This project is made possible by the Whitney Museum of American Art and High Line Art, presented by Friends of the High Line. Richard Artschwager! is organized by the Whitney Museum of American Art in association with the Yale University Art Gallery. Support for the blp project is provided by 32BNY.

About the Artist

New York-based artist Richard Artschwager (b. 1923, Washington, D.C.) had his first solo show in 1965 at Leo Castelli and appeared in the Primary Structures exhibition at the Jewish Museum in 1966. Select solo exhibitions include Contemporary Art Museum, St. Louis (2010); Sprüth Magers, Berlin (2009); Museum of Contemporary Art North Miami, Miami (2003); Deutsche Guggenheim, Berlin (2003); Arts Club of Chicago, Chicago (2002); MAK, Vienna (2002); Serpentine Gallery, London (2001); Fondation Cartier pour l’Art Contemporain, Paris (1994); Museum of Fine Arts, Boston (1992); Institute of Contemporary Art, Philadelphia (1979); Contemporary Arts Museum, Houston (1979); and Museum of Contemporary Art, Chicago (1973). He began appearing in Whitney Annuals in 1966 and was shown in the 1968, 1970, and 1972 Annuals as well as the 1983 and 1987 Biennials. In 1988, the Whitney organized a mid-career retrospective of his work, which toured to numerous national and international venues including Whitney Museum of American Art, New York; San Francisco Museum of Modern Art, San Francisco; Museum of Contemporary Art, Los Angeles; Palacio de Velasquez, Madrid; Centre Pompidou, Paris; and Städtische Kunsthalle, Dusseldorf.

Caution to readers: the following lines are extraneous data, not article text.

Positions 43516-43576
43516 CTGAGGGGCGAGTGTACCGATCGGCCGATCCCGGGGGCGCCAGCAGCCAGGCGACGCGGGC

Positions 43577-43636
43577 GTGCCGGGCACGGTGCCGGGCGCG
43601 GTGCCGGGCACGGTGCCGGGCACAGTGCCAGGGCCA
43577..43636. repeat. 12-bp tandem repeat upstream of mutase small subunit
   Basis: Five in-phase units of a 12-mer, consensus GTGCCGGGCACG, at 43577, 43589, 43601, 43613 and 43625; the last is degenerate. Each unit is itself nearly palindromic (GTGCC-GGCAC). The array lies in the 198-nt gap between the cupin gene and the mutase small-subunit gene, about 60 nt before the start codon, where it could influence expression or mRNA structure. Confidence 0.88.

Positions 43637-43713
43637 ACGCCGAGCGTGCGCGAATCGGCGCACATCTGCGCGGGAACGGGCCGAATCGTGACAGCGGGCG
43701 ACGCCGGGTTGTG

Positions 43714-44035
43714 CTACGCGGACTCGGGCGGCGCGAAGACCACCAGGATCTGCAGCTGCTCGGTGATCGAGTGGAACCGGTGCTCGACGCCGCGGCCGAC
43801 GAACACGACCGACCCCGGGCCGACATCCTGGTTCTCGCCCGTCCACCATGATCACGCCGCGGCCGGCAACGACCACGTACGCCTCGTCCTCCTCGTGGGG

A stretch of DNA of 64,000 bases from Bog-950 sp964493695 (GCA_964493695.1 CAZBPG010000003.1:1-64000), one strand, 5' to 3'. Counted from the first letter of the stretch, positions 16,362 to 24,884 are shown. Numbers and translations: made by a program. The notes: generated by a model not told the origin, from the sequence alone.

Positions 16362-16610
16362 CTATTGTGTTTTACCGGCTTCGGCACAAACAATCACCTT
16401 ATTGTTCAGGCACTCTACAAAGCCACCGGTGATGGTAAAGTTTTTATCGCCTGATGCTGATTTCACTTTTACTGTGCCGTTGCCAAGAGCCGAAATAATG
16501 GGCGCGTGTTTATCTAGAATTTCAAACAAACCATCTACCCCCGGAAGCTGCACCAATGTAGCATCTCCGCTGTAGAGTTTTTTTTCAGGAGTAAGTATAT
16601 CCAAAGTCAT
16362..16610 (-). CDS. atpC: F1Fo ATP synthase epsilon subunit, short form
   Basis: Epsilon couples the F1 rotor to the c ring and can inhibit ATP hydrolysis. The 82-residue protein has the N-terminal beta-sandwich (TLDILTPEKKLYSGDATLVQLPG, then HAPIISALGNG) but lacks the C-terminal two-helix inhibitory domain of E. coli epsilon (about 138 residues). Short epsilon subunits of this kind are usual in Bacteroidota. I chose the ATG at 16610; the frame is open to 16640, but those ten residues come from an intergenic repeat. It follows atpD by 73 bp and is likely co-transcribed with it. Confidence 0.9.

Current and Upcoming Exhibitions at the Whitney Oskar Fischinger: Space Light Art—A Film Environment
Through October 28, 2012

Signs & Symbols
Through October 28, 2012

Fireflies on the Water
Through October 28, 2012

Wade Guyton
October 4, 2012–January 13, 2013

Richard Artschwager!
October 25, 2012–February 3, 2013

Trisha Baga: Plymouth Rock 2
November 7, 2012–January 27, 2013
Sinister Pop
Opens November 15, 2012

Dark and Deadpan: Pop in TV and the Movies
Opens November 15, 2012

Blues for Smoke
February 7–April 28, 2013
Jay DeFeo: A Retrospective
February 28–June 2, 2013

. . . as apple pie
On continuous view

The Whitney Museum is located at 945 Madison Avenue at 75th Street, New York City. Museum hours are: Wednesday, Thursday, Saturday, and Sunday from 11 am to 6 pm, Friday from 1 pm to 9 pm, closed Monday and Tuesday. General admission: $18. Full-time students and visitors ages 19–25 and 65 & over: $14. Visitors 18 & under and Whitney members: FREE. Admission to the Kaufman Astoria Studios Film & Video Gallery only: $6. Admission is pay-what-you-wish on Fridays, 6–9 pm. For general information, please call (212) 570-3600 or visit


Blp at the Turtle Bay Steam Plant, New York, c. 1968. Photograph by Richard Artschwage

Whitney Museum of American Art